Many common assumptions about the development of the Wi-Fi industry in 2007 have been exposed as "myths", an analyst firm has claimed.
ABI Research believes it is incorrect to suggest that independent, or 'fat', access points are dead.
"These products are far from dead, and in fact still represented a third of all access points shipped in 2007," said ABI vice president and research director Stan Schatt.
Schatt believes that more intelligent, more feature-rich independent access points designed specifically for the SMB market represent a threat to market leader Cisco.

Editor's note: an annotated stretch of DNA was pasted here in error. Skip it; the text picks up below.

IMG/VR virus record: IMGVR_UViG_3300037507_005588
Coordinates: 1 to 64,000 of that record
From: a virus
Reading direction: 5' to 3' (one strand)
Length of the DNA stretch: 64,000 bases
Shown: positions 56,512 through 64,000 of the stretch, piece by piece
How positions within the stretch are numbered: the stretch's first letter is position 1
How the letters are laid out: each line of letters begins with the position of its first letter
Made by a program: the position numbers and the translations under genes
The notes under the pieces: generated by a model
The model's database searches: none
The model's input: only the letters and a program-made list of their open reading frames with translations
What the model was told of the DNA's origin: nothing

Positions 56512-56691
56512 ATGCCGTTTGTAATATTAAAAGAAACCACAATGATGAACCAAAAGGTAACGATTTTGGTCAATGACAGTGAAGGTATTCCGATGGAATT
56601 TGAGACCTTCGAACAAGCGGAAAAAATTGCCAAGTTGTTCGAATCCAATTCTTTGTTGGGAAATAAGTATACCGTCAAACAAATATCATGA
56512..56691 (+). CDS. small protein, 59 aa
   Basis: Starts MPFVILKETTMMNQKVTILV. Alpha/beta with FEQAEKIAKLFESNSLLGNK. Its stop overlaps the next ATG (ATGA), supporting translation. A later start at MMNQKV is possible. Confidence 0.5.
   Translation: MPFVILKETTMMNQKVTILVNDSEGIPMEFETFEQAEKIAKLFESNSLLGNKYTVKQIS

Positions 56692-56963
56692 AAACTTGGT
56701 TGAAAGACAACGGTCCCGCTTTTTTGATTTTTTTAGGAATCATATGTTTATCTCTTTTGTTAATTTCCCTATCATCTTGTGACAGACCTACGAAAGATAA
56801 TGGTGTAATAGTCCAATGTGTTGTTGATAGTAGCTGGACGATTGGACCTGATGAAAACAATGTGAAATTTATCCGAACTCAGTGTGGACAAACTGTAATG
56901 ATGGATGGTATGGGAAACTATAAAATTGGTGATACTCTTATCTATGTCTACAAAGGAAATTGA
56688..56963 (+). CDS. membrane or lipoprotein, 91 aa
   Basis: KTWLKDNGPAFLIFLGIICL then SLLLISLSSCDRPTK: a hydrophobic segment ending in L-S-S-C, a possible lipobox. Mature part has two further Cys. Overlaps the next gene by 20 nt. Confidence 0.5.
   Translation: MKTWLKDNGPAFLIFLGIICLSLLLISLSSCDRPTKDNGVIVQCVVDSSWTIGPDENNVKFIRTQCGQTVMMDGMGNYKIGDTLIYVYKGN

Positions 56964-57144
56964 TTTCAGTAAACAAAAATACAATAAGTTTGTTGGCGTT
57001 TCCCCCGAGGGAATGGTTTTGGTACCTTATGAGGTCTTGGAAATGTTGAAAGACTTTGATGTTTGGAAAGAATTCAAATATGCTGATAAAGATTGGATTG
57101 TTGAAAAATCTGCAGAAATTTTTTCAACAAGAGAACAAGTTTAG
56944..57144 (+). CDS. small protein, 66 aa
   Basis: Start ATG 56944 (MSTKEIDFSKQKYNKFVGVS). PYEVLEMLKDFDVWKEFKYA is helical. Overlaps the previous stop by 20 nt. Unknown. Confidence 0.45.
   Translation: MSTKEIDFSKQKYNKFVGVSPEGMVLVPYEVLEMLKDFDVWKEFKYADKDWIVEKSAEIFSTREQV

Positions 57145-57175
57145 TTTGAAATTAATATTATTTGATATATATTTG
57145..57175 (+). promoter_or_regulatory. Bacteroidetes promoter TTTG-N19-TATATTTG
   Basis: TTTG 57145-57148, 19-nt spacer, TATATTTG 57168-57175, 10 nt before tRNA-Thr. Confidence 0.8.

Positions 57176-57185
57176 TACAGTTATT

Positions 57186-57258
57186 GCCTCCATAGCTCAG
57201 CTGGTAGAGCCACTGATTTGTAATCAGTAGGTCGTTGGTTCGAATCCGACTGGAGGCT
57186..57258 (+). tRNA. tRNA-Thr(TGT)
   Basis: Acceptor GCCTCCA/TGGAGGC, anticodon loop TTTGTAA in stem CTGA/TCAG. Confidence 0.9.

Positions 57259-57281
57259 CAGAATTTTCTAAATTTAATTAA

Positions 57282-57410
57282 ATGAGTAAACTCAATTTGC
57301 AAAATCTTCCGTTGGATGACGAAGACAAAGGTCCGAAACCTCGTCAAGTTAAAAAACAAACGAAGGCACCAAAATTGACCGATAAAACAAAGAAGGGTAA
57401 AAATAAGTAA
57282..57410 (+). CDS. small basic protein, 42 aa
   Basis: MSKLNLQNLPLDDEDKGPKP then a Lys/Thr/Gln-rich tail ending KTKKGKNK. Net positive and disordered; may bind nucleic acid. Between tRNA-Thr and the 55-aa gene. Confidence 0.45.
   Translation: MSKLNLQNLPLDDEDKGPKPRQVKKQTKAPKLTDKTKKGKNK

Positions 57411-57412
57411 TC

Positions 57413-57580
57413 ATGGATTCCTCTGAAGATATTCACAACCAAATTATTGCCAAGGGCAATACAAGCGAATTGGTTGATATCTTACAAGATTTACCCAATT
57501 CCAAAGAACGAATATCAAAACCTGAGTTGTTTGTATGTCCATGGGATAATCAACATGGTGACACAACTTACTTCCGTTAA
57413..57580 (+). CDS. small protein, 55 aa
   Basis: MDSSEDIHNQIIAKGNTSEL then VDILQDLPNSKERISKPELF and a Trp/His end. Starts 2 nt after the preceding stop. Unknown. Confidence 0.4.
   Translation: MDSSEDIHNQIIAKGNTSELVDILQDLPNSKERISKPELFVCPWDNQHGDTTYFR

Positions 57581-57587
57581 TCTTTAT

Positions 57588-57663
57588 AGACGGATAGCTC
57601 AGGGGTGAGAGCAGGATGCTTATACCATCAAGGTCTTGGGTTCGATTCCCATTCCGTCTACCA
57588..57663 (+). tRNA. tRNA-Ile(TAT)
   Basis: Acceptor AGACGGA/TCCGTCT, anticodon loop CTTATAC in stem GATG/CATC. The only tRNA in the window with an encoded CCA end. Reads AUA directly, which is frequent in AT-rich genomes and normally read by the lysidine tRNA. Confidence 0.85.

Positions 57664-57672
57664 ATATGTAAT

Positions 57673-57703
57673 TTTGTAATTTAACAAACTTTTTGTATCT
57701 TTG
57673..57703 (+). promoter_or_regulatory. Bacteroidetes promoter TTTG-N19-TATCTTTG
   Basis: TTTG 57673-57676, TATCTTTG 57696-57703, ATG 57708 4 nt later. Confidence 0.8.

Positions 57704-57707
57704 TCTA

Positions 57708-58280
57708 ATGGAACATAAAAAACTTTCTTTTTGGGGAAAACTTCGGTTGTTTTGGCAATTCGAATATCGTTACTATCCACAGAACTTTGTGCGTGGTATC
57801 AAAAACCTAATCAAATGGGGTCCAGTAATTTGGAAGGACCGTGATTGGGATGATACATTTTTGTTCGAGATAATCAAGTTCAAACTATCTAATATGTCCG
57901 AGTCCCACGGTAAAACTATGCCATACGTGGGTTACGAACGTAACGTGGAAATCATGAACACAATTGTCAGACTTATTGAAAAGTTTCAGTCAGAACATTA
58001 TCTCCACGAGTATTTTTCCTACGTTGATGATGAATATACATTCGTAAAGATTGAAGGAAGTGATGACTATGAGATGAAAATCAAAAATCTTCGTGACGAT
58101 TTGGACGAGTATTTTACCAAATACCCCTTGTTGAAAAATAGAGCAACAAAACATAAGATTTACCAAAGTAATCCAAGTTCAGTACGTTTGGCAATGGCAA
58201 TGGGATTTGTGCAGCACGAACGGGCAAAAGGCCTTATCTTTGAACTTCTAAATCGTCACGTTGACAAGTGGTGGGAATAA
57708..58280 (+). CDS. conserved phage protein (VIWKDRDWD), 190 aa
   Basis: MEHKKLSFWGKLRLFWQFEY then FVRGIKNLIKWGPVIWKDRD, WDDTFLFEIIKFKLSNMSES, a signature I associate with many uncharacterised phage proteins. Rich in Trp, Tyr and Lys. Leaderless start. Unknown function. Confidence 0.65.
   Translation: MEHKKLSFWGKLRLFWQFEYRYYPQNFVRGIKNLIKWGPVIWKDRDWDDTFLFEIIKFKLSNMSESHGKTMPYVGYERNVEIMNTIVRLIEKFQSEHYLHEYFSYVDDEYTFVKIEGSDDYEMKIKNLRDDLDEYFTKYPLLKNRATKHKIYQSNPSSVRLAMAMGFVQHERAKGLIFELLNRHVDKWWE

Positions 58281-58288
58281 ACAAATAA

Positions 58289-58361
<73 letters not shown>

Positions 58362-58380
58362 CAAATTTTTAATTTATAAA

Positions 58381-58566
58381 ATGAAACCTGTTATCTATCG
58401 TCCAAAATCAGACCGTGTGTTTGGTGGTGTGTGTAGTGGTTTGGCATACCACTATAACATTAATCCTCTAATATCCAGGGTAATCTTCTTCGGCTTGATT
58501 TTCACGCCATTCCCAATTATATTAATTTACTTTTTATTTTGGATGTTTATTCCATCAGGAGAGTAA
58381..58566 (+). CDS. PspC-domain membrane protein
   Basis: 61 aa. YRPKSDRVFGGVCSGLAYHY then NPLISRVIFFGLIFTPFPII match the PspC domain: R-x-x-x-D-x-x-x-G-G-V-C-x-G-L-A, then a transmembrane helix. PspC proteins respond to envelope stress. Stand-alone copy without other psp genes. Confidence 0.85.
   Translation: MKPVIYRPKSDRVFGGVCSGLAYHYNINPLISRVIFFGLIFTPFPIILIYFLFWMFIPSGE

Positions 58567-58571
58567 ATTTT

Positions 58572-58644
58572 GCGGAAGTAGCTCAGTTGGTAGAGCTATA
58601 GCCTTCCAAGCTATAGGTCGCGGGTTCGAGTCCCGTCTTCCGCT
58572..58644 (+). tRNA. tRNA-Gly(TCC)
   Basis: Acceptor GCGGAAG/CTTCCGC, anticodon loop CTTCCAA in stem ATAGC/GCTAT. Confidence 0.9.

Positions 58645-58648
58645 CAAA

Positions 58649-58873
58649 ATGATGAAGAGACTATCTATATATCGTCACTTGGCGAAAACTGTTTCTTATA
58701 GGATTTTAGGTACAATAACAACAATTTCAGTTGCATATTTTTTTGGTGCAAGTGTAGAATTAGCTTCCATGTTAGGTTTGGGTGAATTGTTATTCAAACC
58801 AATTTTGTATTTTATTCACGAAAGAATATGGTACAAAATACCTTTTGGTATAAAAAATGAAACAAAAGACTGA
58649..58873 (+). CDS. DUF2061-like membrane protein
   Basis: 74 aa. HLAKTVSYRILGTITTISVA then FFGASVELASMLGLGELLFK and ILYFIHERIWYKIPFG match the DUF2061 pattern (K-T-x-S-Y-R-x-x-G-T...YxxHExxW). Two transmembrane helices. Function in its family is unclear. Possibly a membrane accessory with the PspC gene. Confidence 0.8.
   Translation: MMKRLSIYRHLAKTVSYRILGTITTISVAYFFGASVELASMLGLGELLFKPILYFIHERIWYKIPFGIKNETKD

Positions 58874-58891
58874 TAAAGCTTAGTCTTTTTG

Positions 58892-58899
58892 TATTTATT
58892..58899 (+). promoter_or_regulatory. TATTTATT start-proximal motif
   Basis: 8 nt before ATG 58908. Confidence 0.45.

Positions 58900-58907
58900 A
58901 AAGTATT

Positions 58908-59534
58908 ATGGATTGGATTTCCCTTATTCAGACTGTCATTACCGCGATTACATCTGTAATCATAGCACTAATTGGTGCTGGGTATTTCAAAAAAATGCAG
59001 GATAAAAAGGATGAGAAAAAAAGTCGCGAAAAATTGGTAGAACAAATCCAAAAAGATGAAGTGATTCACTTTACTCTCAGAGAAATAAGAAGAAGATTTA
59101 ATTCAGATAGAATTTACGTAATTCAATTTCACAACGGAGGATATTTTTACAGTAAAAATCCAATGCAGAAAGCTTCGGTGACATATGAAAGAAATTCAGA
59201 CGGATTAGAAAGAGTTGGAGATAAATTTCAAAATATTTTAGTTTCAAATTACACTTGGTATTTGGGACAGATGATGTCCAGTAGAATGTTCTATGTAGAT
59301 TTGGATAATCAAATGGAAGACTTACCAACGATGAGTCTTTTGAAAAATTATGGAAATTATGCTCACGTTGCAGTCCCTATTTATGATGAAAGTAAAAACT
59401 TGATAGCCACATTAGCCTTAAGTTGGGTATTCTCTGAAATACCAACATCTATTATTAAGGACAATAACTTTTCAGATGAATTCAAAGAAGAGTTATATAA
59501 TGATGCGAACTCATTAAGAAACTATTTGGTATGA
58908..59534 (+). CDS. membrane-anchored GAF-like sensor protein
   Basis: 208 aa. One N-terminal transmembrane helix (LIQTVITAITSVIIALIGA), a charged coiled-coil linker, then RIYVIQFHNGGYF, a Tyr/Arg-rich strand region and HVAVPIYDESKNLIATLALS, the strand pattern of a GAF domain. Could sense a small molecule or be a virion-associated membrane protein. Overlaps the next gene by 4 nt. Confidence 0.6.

This is because some of these products cross into the territory Cisco reserves for its own branded products and not for Linksys products.
A second Wi-Fi industry 'myth' is that enterprises are driving the equipment market.
Schatt explained that anyone attending this year's Interop trade show in Las Vegas would have assumed that enterprises were the chief recipient of Wi-Fi equipment. But the analyst disagrees.
"While news stories focus on large deployments of Wi-Fi equipment at companies such as General Electric and Coca-Cola, some 95 per cent of access point shipments in 2007 were to consumers and small businesses," he said.
Enterprise-grade Wi-Fi equipment offers far more features, including greater security, and commands a far higher price.
But Schatt pointed to the fact that revenue from enterprise purchases of Wi-Fi access points represented 32 per cent of all access point revenue in 2007.
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